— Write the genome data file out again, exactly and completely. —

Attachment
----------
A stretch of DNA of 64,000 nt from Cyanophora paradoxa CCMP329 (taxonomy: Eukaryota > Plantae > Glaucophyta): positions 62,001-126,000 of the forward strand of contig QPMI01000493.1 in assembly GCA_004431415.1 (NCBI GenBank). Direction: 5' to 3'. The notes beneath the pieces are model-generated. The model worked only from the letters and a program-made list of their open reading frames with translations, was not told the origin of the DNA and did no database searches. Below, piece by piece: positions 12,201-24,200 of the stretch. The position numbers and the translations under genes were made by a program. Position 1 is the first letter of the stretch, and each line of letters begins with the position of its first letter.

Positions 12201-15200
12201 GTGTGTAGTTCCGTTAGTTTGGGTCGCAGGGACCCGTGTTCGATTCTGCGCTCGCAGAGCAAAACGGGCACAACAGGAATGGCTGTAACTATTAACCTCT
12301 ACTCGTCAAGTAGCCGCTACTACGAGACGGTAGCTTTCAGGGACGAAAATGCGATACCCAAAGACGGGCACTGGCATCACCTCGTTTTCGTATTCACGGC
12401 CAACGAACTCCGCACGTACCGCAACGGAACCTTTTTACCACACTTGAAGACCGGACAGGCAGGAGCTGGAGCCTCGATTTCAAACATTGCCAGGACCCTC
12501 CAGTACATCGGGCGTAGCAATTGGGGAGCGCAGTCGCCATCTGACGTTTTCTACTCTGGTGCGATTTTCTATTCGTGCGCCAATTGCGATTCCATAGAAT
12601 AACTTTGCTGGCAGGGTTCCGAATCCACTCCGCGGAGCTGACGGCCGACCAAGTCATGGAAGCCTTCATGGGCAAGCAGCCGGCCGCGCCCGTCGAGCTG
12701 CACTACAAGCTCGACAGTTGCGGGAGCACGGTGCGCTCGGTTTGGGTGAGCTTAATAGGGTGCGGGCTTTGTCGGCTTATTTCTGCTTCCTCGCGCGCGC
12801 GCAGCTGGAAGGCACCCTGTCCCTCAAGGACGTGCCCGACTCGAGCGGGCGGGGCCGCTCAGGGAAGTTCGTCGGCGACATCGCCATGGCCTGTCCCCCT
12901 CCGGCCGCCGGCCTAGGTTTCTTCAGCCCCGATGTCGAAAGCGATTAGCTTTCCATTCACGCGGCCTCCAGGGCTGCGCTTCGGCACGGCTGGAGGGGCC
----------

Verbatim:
A stretch of DNA of 64,000 nt from Cyanophora paradoxa CCMP329 (taxonomy: Eukaryota > Plantae > Glaucophyta): positions 62,001-126,000 of the forward strand of contig QPMI01000493.1 in assembly GCA_004431415.1 (NCBI GenBank). Direction: 5' to 3'. The notes beneath the pieces are model-generated. The model worked only from the letters and a program-made list of their open reading frames with translations, was not told the origin of the DNA and did no database searches. Below, piece by piece: positions 12,201-24,200 of the stretch. The position numbers and the translations under genes were made by a program. Position 1 is the first letter of the stretch, and each line of letters begins with the position of its first letter.

Positions 12201-15200
12201 GTGTGTAGTTCCGTTAGTTTGGGTCGCAGGGACCCGTGTTCGATTCTGCGCTCGCAGAGCAAAACGGGCACAACAGGAATGGCTGTAACTATTAACCTCT
12301 ACTCGTCAAGTAGCCGCTACTACGAGACGGTAGCTTTCAGGGACGAAAATGCGATACCCAAAGACGGGCACTGGCATCACCTCGTTTTCGTATTCACGGC
12401 CAACGAACTCCGCACGTACCGCAACGGAACCTTTTTACCACACTTGAAGACCGGACAGGCAGGAGCTGGAGCCTCGATTTCAAACATTGCCAGGACCCTC
12501 CAGTACATCGGGCGTAGCAATTGGGGAGCGCAGTCGCCATCTGACGTTTTCTACTCTGGTGCGATTTTCTATTCGTGCGCCAATTGCGATTCCATAGAAT
12601 AACTTTGCTGGCAGGGTTCCGAATCCACTCCGCGGAGCTGACGGCCGACCAAGTCATGGAAGCCTTCATGGGCAAGCAGCCGGCCGCGCCCGTCGAGCTG
12701 CACTACAAGCTCGACAGTTGCGGGAGCACGGTGCGCTCGGTTTGGGTGAGCTTAATAGGGTGCGGGCTTTGTCGGCTTATTTCTGCTTCCTCGCGCGCGC
12801 GCAGCTGGAAGGCACCCTGTCCCTCAAGGACGTGCCCGACTCGAGCGGGCGGGGCCGCTCAGGGAAGTTCGTCGGCGACATCGCCATGGCCTGTCCCCCT
12901 CCGGCCGCCGGCCTAGGTTTCTTCAGCCCCGATGTCGAAAGCGATTAGCTTTCCATTCACGCGGCCTCCAGGGCTGCGCTTCGGCACGGCTGGAGGGGCC